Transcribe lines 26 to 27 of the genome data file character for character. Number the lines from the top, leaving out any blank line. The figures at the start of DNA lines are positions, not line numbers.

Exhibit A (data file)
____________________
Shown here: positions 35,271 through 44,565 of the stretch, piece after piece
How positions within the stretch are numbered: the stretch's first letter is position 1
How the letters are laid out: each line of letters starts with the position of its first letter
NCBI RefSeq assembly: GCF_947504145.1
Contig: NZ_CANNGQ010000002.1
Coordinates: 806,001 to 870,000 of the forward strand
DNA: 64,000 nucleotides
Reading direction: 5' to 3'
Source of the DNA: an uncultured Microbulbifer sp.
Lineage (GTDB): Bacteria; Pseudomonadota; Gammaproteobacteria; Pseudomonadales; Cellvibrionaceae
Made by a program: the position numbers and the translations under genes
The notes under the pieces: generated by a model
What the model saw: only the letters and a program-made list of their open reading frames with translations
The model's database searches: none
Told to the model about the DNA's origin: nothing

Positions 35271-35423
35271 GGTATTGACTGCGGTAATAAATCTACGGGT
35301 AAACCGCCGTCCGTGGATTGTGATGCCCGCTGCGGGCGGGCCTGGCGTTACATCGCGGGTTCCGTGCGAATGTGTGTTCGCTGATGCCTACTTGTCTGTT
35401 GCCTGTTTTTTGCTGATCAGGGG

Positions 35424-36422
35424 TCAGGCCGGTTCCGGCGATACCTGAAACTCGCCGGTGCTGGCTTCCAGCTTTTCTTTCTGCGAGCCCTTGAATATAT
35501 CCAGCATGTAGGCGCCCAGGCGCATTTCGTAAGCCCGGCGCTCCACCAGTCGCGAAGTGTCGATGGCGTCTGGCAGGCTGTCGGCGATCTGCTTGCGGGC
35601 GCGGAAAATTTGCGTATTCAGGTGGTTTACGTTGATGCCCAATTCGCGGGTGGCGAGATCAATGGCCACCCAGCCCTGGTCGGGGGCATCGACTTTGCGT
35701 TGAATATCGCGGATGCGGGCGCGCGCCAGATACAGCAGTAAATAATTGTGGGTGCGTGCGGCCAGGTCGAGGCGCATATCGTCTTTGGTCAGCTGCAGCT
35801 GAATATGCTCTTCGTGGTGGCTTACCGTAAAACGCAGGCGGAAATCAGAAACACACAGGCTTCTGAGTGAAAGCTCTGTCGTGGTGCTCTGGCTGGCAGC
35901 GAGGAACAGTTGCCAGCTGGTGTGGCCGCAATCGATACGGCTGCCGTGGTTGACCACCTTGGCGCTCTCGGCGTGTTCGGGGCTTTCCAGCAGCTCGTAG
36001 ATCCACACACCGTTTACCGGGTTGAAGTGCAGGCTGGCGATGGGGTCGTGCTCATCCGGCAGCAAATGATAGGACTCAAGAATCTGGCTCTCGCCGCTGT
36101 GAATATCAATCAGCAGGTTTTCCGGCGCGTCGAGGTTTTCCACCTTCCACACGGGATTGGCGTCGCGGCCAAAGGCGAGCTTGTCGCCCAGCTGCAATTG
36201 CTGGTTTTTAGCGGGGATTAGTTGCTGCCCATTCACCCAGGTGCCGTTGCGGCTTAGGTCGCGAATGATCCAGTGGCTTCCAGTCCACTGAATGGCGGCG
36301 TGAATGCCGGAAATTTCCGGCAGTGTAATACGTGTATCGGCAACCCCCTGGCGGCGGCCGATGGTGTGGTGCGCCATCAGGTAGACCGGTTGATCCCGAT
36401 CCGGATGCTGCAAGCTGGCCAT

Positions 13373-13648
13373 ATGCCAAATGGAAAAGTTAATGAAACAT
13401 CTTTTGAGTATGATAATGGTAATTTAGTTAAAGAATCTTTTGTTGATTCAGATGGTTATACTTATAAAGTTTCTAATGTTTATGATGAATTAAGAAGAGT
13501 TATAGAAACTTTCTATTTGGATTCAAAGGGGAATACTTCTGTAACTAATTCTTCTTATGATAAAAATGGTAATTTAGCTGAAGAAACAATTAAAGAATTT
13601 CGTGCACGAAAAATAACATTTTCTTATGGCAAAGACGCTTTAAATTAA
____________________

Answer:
35901 GAGGAACAGTTGCCAGCTGGTGTGGCCGCAATCGATACGGCTGCCGTGGTTGACCACCTTGGCGCTCTCGGCGTGTTCGGGGCTTTCCAGCAGCTCGTAG
36001 ATCCACACACCGTTTACCGGGTTGAAGTGCAGGCTGGCGATGGGGTCGTGCTCATCCGGCAGCAAATGATAGGACTCAAGAATCTGGCTCTCGCCGCTGT